Patio Theater closing after A/C problems
by CYRYL JAKUBOWSKI
Patio Theater owner Demetri Kouvalis said that he will close the theater, 6008 W. Irving Park Road, at the end of the month because he does not have the money to fix the building’s air conditioning system.
Kouvalis said and that he is seeking an investor to provide funding and that he also is considering selling the building.
Last year the theater was forced to close during the summer because of the broken air conditioning system, and it opened in the fall under a new business model. The theater reopened in 2011 after being closed for about 10 years.
The theater formerly showed movies several weeks after their release, but Kouvalis expanded the theater’s live programming and rental business and was considering operating the theater on a nonprofit basis. He said last year that it is difficult for an older single-screen theater to compete with newer multiplexes. Before that, Kouvalis was able to raise money through Kickstarter to purchase a new digital projector.
"Basically the A/C unit is broken down and I just don’t have the money to fix it, so we are closing it for the summer and I need to find an investor who has experience with operating a theater in order to sustain it," Kouvalis said. "Either that, or I will sell the building to someone who wants to keep it a theater."
"I’m looking for someone who has experience operating a theater and who knows what they are doing," Kouvalis said. "That’s it for me and I’m closing it for now, but I’m hopeful that it will reopen soon under new management."
Kouvalis hoped to pay for the repairs to the air conditioning system with a portion of a $100,000 Small Business Improvement Fund grant that he was seeking from the city, but his application was picked near the bottom of a lottery that all of the 15 applicants were required to enter because there was not enough money to cover all the applications.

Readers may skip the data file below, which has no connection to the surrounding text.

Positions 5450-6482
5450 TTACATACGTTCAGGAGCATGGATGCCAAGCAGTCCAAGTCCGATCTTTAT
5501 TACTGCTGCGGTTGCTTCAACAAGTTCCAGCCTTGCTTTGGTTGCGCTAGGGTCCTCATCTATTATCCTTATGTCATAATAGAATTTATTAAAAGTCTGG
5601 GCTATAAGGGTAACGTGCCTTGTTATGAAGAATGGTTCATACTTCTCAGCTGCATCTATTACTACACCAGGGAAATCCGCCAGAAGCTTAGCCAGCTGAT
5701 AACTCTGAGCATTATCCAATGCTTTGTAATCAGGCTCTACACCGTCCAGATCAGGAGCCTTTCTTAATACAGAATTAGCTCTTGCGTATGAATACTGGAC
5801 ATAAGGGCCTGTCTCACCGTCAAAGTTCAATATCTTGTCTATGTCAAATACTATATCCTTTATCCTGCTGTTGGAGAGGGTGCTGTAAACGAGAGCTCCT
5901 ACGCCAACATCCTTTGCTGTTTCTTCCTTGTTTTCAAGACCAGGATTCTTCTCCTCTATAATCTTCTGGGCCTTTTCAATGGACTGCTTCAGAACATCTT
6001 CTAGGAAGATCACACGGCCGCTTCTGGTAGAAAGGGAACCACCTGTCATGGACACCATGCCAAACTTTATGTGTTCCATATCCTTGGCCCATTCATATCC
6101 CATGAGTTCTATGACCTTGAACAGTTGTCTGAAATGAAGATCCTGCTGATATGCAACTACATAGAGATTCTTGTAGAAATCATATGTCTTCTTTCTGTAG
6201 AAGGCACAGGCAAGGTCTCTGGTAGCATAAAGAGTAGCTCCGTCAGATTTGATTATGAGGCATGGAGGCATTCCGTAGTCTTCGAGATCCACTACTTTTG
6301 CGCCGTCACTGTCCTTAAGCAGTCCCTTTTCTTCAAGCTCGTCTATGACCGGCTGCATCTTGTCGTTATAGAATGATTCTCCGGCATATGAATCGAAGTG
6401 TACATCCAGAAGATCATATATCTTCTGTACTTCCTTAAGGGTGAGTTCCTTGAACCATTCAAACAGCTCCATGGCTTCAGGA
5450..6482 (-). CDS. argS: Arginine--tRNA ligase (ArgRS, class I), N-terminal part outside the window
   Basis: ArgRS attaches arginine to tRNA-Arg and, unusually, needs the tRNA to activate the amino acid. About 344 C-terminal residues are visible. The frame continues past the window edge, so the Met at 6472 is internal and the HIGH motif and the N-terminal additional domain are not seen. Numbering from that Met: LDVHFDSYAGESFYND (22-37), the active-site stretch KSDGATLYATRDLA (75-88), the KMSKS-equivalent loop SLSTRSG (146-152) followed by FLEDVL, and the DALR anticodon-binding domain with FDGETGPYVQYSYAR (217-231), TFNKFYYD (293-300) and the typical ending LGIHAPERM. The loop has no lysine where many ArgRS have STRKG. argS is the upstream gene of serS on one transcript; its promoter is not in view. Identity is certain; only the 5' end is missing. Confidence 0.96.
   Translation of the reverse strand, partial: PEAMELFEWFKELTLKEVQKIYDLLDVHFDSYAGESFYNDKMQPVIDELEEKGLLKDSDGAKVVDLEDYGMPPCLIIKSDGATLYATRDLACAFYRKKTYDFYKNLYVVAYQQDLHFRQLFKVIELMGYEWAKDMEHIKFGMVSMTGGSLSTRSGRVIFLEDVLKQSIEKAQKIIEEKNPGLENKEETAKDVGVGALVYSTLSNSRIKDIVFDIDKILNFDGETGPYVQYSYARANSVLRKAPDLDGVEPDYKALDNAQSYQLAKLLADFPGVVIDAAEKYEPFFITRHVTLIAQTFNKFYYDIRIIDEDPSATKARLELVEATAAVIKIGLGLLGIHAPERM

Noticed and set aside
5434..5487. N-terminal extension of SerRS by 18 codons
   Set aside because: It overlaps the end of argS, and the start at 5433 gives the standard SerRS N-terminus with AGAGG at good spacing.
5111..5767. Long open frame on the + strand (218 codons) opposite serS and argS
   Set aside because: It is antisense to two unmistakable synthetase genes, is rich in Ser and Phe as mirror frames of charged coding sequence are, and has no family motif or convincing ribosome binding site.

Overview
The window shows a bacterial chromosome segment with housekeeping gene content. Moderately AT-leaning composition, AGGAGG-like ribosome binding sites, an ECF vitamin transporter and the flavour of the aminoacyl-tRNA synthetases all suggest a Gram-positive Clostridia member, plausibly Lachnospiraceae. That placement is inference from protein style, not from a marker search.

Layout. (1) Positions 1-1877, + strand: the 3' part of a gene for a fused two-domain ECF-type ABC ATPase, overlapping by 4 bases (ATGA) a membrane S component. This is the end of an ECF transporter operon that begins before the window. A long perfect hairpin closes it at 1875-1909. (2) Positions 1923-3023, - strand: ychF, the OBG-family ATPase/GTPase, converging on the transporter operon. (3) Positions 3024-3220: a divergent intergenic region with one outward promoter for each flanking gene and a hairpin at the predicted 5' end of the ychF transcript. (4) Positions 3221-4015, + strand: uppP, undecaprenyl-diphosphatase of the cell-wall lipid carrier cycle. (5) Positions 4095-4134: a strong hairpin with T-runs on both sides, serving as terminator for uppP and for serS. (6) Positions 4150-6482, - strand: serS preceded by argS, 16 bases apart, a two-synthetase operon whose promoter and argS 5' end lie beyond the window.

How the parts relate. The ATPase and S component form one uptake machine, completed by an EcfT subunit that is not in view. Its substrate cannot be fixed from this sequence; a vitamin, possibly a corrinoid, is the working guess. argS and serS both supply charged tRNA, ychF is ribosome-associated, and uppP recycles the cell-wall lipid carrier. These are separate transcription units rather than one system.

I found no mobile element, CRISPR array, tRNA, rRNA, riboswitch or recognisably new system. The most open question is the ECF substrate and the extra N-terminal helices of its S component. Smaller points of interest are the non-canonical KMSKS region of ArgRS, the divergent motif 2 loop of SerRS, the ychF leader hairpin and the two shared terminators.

Alderman Timothy Cullerton (38th) said that he was upset after he learned that the theater is closing because he worked hard to secure the money which was available.
"Many people worked hard on this thing," Cullerton said. "He qualified for a SBIF grant and he won the lottery that set aside $100,000. He qualified for that grant, and when the money ran out I worked with the planning department and we were able to put that money back in. The money was there. He just didn’t submit the paperwork."
Cullerton has said that the Patio helped revitalize the commercial district at Irving Park Road and Austin Avenue. He said that the SBIF program, which is funded through funds from tax increment financing districts, pays for improvements to small businesses.
However, Kouvalis said that the SBIF grant would not have helped him much. "You have to actually have the $100,000 before the city reimburses you later," he said. "Maybe it’s because of my age, but I can’t secure $20,000 let alone $100,000. Last year has just been a catastrophic time."
Also last year, a broken boiler system dating back to 1927 at the theater forced the Northwest Chicago Film Society to move to the Siskel Film Center for the remaining portion of its season, but the owner of the theater said that the boiler would be repaired and that the group could return next year. Now the group is looking for a new home again.
The Northwest Chicago Film Society has been using the theater to show classic movies after the Portage Theater, 4050 N. Milwaukee Ave., closed in May.